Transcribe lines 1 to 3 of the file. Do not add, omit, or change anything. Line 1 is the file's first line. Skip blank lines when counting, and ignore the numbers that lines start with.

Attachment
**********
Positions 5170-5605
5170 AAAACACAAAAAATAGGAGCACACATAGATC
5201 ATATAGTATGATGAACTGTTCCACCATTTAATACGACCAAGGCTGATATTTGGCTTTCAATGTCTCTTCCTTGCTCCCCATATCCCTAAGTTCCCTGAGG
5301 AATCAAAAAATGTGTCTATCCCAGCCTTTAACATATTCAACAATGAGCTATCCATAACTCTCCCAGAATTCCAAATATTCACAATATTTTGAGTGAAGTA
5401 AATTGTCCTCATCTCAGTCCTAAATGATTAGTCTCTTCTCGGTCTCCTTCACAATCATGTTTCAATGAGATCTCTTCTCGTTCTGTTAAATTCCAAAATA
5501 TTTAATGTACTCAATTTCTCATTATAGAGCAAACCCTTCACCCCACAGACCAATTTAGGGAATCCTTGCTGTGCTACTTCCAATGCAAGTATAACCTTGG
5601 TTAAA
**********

Positions 5170-5605
5170 AAAACACAAAAAATAGGAGCACACATAGATC
5201 ATATAGTATGATGAACTGTTCCACCATTTAATACGACCAAGGCTGATATTTGGCTTTCAATGTCTCTTCCTTGCTCCCCATATCCCTAAGTTCCCTGAGG